If a person with Myalgic Encephalomyelitis (ME) says “I’m tired”, it’s not the kind of tired where you go to bed, sleep through the night, and wake up feeling better the next day. Unfortunately.
The ‘tiredness’ of a pwME (person with ME) is usually code for “I’m experiencing post-exertional malaise”, also known as post-exertional neuroimmune exhaustion. The patient will often not have the energy to explain this, however.
So if we say “I’m tired”, what does that usually look like?
It varies between individuals, but may include any and all of the following: headaches, increased sense of pressure within the skull, cognitive difficulties (brain fog), light and noise sensitivity, flu-like aches and pains (in the limbs, joints, neck, back, and chest), heart palpitations, insomnia, neuromuscular symptoms, gait abnormalities, orthostatic intolerance, nausea, etc.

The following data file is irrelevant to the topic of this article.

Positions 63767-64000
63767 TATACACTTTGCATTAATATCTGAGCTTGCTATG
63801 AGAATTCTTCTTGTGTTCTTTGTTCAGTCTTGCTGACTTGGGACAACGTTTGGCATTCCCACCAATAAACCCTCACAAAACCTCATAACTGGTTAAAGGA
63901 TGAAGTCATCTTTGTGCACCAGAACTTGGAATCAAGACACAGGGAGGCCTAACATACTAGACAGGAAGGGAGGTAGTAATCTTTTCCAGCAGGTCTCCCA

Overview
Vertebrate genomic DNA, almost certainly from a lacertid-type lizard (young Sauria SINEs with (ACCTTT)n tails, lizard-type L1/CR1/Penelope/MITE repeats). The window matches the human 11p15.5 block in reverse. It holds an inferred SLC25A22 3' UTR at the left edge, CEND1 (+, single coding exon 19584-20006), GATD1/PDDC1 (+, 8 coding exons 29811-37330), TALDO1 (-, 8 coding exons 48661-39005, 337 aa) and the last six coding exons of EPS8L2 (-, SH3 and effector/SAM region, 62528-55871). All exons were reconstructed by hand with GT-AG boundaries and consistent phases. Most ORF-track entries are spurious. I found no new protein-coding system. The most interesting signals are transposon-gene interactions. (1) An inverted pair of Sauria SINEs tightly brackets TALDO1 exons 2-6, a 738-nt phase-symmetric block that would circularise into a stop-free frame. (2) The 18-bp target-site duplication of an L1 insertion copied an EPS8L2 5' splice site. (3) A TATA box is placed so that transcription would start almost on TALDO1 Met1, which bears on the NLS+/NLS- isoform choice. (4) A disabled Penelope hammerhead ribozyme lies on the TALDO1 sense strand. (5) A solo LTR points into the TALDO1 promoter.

Not every pwME will experience every symptom, while some may experience all of these, and more, with varying degrees of severity.
So you see, it’s much easier for pwME to simply say “I’m tired”, when actually, our bodies may feel like they’re imploding. At that time, we just need the space to rest, without any expectations or demands made on our already-depleted energy reserves.
I’m really looking forward to seeing the Unrest film about this condition, although personally, it will be difficult to watch. It will show some of the most severely-affected patients in the world—and that’s not me—I’m probably moderate at the moment. This film will shed light on the lives of the millions missing.